With media disruption on the rise, we invited Jeff Eisenband to the Columbia University Sports Podcast show to give his perspective on the matter, as a young sports journalist. Through the show, Jeff talks about his journey to becoming the Senior Editor at ThePostGame, his thoughts on the future of sports journalism and advice to people entering the industry.
From box scores to The Super Bowl: Jeff started his journalism career in his senior year of high school. Upon meeting the editor of sportsfanlive.com, which then had a partnership with the NFL, he decided to take on the opportunity and was assigned the Colts. Without NFL Sunday tickets or the RedZone, his source of game information was yahoosports.com, where he assessed box scores to write articles. When ThePostGame started in 2011 as Yahoo Sports digital partner, Victor Chi, the Managing Editor, offered Jeff media day passes for the Super Bowl XLVI. He managed to attend media day and the super bowl without missing of his classes for that week at school. Unlike most people in his position, he decided to finish his graduation at Northwestern, while writing articles on the side. Jeff also interned with ESPN and Golf Week Magazine during his college years.
An interesting meeting early on in his career was with Darren Rovell, who he met as a part of an Uber promotion activation, #ridewithrovell. When he got onto the Uber, he told him about not only sharing the same alma mater, but also having attended Camp Greylock. Jeff could not further emphasize the importance of a ‘don’t say no to anything’ attitude, as that ride is the reason Eisenband and Rovell share a good professional relation till today and more importantly a great friendship.
Transforming through the disruption in media: As a professional, it isn’t easy to see the industry transform entirely in the span of your lifetime, let alone a decade and a half. While a lot has been spoken about the change in media consumption, Jeff shed some light on journalism academia. When he was a student, his school did teach him about digital media, in passing. There were no specific classes teaching the ins-and-outs of social media. That is one of the major changes he has seen, as now your twitter activity would contribute to your grade.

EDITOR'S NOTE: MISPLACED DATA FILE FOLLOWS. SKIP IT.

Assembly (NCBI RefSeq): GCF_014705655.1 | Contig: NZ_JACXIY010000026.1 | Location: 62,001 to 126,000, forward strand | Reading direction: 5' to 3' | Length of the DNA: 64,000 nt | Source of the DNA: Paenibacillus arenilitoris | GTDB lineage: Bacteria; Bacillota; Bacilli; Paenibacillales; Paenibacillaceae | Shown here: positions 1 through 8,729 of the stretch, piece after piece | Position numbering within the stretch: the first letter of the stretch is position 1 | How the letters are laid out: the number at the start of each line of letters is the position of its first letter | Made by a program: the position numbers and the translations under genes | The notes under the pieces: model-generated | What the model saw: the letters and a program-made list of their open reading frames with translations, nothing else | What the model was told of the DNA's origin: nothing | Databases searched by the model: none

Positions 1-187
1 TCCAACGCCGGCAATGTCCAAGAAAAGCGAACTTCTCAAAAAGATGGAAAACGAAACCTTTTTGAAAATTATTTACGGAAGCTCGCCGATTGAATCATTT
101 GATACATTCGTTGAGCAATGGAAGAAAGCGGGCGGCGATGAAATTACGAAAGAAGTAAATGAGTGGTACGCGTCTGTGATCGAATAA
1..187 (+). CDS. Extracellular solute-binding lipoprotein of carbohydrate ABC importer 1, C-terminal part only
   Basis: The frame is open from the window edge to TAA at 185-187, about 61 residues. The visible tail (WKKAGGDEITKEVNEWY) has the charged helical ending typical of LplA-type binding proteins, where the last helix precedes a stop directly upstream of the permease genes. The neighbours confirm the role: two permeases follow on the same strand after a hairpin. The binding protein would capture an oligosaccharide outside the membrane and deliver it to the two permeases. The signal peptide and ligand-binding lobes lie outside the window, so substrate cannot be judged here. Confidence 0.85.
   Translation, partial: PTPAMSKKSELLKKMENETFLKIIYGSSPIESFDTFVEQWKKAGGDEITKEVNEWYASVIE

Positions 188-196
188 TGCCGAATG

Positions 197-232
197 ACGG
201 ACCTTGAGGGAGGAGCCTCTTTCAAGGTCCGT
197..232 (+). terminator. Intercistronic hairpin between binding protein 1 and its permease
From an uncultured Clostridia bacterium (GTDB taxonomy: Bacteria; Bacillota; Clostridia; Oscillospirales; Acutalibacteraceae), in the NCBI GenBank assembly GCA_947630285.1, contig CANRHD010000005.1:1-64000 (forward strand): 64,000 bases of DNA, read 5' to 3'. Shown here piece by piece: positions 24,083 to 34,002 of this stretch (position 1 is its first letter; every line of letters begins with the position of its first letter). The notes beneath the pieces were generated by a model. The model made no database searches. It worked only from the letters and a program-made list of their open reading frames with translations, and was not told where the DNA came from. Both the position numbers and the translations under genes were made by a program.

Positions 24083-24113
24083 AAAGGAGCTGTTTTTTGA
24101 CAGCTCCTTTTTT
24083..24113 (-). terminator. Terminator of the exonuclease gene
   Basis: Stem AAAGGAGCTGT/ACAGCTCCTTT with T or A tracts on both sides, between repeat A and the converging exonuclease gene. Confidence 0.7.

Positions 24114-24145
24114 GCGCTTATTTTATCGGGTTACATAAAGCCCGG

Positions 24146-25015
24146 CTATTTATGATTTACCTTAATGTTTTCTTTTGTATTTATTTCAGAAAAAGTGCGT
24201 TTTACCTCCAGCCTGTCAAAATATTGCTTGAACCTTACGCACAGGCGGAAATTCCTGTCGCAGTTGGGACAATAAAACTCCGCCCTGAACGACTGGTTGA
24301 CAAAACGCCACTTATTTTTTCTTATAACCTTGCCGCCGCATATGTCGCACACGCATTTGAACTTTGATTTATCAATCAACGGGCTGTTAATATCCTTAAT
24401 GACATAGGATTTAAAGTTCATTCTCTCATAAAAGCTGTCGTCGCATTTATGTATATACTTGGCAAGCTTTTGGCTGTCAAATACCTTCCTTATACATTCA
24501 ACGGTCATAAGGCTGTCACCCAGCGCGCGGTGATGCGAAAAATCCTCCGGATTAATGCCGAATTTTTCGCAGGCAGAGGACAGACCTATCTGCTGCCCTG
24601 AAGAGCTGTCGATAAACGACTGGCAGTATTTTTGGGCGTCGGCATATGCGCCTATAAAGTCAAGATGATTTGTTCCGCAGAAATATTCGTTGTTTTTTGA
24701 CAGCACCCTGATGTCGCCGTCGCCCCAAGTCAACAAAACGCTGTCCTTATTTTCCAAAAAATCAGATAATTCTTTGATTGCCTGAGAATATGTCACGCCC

Classroom or press box? A question that caught all of Jeff’s professor’s attention, where did he feel the learned most? While the initial course load was a lot, the school eventually let loose, which gave students the opportunity to publish their articles than submit them as assignments. Even though Jeff was working in a professional setting, being in school at the same time gave him the opportunity to do both.
How to stay relevant: In a market this large, it is hard to get your fan base to be loyal to your content. To tackle this issue, Jeff asks himself, ‘Why write the same thing that everyone else is writing? ….What is the story that I can tell? What is the question that I can ask?’ The answer to this question can show up as a different form of reporting, like video clips instead of audio or as simple as quirky content. But in most cases, it would lead you to fresh original content that would hold your consumers attention span.
Challenge for current journalists: As Tom Richardson rightly identifies the biggest challenge for journalists being real-time reporting, Jeff speaks from experience how certain people in the industry identify real-time reporting as progress and incorporate that into press conferences. On the other hand, he talks about the rights obligations that deter efficient real time reporting. So, while a reporter may have clips for a game, he doesn’t have the right to post it on any social media platform before the content owning production house. These obligations that throw marketing commonsense out of the window have given rise to different unofficial forms of reporting like Snapchat Discover and Twitch.
The value of showing up: If there is one thing Jeff would tell anyone heeding his advice, it would be this. He truly accredits showing up as one of the key reasons to his early success. People value face-to-face interaction, and want to help people that they actually meet. Meeting people initially may be a challenge as most people are drawn towards the big stars and want to give him/her their elevator pitch, but ‘have a connection with people who’re doing more of the grassroots stuff, behind the scenes. Those are the people who you should get to know earlier on’ he says. Having said that, Jeff really acknowledges the value of social media and asks everyone to be active on Twitter, no matter what the subject of the content.
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Know more about Jeff and ThePostGame on the following handles- @jeffeisenband @thepostgame